It’s true that caregiving brings with it a stress load that can threaten the health and well-being of the caregiver. That’s why so many experts—me included—so strongly advocate for caregivers to engage in active self-care.
One way to deal with the lack of time for self-care is to whittle down the to-do list to a basic three that cannot, and should not, be neglected. I call them the Self-care Trinity: Exercise, Sleep, and Healthful Eating.
Think of them in terms of your car. We make time to maintain it, operate it wisely and fuel it well so that it can continue to provide transportation. Your health is as important to your caregiving as having a well-running car.
Caregivers must care for themselves first
Exercise: You need to exercise a minimum of 30 minutes a day every day to help your body throw off the effects of stress. Your adrenal system is hard at work and it’s filling your blood with hormones that aren’t particularly helpful. Moving your body will help burn some of them away. It needn’t be 30 minutes or more at one time, if that doesn’t work for you. Be creative. Use five, ten or 15-minute blocks of time throughout the day and do something you enjoy. Even a brisk walk around the neighborhood counts!
Sleep: You need seven to 10 hours of sleep out of every 24. You can fudge on the overnight sleep, but only if you can make it up in a nap during the day. Lack of sleep is a short-cut to caregiver burnout and serious, life-threatening illnesses. If you’re not getting enough sleep because your elderly loved one needs you at night, then find help overnight or for a few hours during the day so you can nap. Perhaps your loved one needs sleep aids for a quiet night’s sleep. Perhaps you do because your stress levels are keeping your from getting the sleep you need. Talk to either yours or your loved one’s doctor about sleep aids or remedies for your particular issue.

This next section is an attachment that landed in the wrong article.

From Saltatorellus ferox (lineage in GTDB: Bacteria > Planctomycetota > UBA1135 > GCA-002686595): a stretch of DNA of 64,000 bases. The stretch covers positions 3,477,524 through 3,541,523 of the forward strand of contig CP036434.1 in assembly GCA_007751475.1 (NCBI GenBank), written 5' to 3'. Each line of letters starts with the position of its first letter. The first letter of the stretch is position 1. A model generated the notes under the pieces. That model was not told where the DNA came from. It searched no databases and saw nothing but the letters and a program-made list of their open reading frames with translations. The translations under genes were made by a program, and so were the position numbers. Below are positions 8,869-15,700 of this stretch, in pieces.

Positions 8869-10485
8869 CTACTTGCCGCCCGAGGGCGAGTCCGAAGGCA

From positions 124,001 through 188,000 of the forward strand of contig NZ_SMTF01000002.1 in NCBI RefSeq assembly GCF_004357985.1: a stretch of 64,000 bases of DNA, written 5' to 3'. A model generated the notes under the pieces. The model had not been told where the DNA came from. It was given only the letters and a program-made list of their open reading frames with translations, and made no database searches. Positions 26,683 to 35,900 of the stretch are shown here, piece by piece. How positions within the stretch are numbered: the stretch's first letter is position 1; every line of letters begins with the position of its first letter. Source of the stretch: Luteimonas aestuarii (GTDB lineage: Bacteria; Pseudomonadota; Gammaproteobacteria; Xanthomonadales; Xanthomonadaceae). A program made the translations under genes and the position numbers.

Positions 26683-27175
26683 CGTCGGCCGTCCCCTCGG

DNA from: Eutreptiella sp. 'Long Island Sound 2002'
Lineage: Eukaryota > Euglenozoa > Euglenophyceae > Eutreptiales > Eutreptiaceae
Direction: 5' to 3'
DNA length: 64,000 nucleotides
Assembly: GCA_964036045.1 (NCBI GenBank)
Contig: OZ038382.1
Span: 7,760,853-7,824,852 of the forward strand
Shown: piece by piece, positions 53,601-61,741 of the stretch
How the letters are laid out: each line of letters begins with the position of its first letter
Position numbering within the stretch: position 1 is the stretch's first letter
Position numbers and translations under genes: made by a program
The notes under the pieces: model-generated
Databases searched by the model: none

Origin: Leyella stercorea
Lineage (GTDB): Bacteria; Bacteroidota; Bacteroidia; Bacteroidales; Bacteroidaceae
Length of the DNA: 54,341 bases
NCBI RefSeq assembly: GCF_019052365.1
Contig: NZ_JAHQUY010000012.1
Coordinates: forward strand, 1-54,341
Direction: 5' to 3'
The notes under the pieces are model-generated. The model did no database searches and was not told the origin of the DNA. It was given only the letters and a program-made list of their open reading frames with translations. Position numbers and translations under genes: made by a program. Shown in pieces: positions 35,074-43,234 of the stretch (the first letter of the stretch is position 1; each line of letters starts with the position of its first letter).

Eating: Athletes know that their performance can be helped or hindered by what they eat. Keep that in mind and go for healthful choices such as fresh fruits and vegetables, whole grains, grilled meats instead of fried, and drink plenty (as in at least 64 ounces) of water during the day. Steer away from caffeine, alcohol, tobacco, high-fat foods (like French fries) and white sugar. If you must eat fast food, find places that make fresh food like sandwich shops and Mexican grills. If you find yourself in a burger place, opt for a salad.
I know that these suggestions may sound like a lot to add to your already-full to-do list, but they are important for your continued ability to give care. Another way to look at it is that you need to be as compassionate in caring for yourself as you are in caring for your loved one. Ask yourself this question: “If I become ill, who will care for my loved one?”